Mediation in cervical cancer legal cases not the 'holy grail' we believed it was - Taoiseach admits
- Bruising criticism over CervicalCheck
- State now has to wait for expert reports
- Labs try to stall Ruth's case for months
TAOISEACH Leo Varadkar has admitted that mediation in cervical cancer legal cases is not the “holy grail” he believed it would be when he suggested women caught up in the scandal would not have to face the trauma of going to court.
Mr Varadkar also conceded the State would have to wait for “expert reports” on whether or not negligence had occurred, before it could make settlements with women and later pursue the laboratories for costs.
He made the remarks amid continued bruising criticism of the Government’s handling of the screening controversy.
Asked if he was in control of the situation, Mr Varadkar said “not all the time”, but said the Government is “trying to do our best and we are trying to do what is right”.
It comes as legal action being taken by 37-year-old Ruth Morrissey – who has cervical and breast cancer – has been adjourned until September.
The laboratories involved had requested that the case not be resumed until November.
Mr Varadkar has come in for stinging criticism over comments he made in May indicating court cases could be avoided through mediation.
He has since said his comments should have been “more clear” and admitted it’s not possible for the State to stop every case getting to court.
Last night Fianna Fáil TD Timmy Dooley claimed Mr Varadkar “used language and gave commitments that he wasn’t in a position to do and now he’s trying to sort of worm his way out of it”.
Mr Varadkar said he wouldn’t get into an argument over what is a “sensitive issue”.
He said the Government still wants to settle all cases through mediation but acknowledged in some cases this may not be possible.
The Taoiseach said: “I regret that any of this ever happened. I feel very sorry for the women who have been affected.”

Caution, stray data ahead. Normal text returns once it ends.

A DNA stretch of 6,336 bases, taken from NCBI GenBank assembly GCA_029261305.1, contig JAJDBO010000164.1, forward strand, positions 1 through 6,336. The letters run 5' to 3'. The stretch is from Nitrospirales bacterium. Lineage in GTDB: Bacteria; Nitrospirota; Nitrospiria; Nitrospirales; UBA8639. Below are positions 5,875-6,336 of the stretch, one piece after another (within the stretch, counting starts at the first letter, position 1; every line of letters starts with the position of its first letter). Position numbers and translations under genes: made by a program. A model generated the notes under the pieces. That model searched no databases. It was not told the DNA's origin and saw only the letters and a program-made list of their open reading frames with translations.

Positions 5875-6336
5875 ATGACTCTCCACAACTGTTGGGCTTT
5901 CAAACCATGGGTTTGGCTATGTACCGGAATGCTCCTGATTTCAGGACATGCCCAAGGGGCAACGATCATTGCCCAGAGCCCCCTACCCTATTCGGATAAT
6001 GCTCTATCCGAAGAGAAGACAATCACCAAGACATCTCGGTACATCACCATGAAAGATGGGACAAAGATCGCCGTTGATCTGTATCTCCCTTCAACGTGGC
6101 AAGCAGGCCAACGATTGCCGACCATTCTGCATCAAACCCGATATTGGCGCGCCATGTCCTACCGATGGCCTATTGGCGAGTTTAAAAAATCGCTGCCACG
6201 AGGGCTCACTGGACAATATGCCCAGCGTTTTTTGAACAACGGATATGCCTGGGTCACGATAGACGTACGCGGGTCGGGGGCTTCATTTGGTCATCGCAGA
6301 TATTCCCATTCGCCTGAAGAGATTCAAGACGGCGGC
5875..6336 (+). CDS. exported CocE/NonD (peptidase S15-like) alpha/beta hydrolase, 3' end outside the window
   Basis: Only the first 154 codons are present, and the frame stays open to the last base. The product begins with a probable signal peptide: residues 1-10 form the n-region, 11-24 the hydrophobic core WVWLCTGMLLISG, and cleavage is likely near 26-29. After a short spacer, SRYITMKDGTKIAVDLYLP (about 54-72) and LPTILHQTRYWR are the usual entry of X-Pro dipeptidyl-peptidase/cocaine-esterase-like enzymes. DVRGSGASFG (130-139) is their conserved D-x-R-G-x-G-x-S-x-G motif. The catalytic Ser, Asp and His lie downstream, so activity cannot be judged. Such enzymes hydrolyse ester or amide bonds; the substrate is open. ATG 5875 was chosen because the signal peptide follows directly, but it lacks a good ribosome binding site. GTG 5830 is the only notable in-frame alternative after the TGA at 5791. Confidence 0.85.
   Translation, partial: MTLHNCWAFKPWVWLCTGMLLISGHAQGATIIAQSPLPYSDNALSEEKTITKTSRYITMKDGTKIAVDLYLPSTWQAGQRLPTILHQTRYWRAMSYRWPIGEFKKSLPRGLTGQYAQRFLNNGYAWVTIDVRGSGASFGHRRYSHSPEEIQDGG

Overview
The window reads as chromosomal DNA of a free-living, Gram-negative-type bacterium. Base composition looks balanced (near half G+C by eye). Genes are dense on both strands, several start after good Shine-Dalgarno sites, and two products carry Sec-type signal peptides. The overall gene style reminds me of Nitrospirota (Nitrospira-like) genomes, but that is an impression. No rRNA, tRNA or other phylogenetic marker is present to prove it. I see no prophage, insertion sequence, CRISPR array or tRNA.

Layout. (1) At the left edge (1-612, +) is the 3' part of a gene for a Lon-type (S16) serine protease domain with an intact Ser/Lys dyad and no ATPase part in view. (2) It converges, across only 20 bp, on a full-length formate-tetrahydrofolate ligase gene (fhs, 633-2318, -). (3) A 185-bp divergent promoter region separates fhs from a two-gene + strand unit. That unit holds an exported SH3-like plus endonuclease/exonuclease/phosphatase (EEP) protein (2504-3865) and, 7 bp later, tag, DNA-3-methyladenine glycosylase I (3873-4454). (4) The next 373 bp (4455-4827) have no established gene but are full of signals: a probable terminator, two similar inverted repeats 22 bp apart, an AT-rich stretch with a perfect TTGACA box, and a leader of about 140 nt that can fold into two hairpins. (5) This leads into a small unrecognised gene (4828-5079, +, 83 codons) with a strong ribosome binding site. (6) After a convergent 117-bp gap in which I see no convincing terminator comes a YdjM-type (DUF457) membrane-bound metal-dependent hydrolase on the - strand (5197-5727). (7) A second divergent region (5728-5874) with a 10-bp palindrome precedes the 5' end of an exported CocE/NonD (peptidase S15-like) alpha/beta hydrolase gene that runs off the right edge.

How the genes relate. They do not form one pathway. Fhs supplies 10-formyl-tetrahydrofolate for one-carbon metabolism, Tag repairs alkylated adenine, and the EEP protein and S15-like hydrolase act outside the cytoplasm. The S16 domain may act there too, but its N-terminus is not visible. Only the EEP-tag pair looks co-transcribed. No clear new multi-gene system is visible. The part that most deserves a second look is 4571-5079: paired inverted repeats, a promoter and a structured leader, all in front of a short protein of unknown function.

He said mediation is being offered in every case and two have been settled in this way.
“One thing that is becoming apparent to me from the last couple of days is that perhaps mediation is not the holy grail or panacea that we thought it was a few months ago.
“I certainly had much more confidence that we could settle all cases through mediation”.
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He said other mechanisms, like a redress scheme, need to be explored as an alternative to the courts process.
Mr Varadkar said he is open to the idea of a Commission of Investigation into the cervical cancer scandal being held in public.
But he said some patients may prefer to give their evidence in private, and also raised concern that public hearings could delay the process.
He said he is to discuss inquiry options when he meets Vicky Phelan today.
Meanwhile, the High Court heard that Ms Morrissey – who is suing the HSE and two labs over the alleged misreading of her cervical smears – is to undergo radical radiotherapy.
A medical report presented to the court says “offers hope” to the Limerick mother.
However, her counsel said there will be no indications of the success of it until three months time.
At the start of legal action the laboratories – Quest Diagnostics Ireland Ltd and Medlab Pathology Ltd – had sought to adjourn the case until autumn.
The labs – which deny all claims – contended medics would have a better idea then of Ms Morrissey’s life prognosis if she had the radical radiotherapy.
They renewed their application for an adjournment, asking for the case to be put back to November.
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Mr Justice Kevin Justice Cross, said it was a “fraught case”, and pointed out the benefit of mediation.
He said any difficulty in relation to life expectancy in the case will be for him to decide and he will meet it.
But he thought it would probably be unfair to put the case back to November.
He set the resumption of the hearing for September 18 next.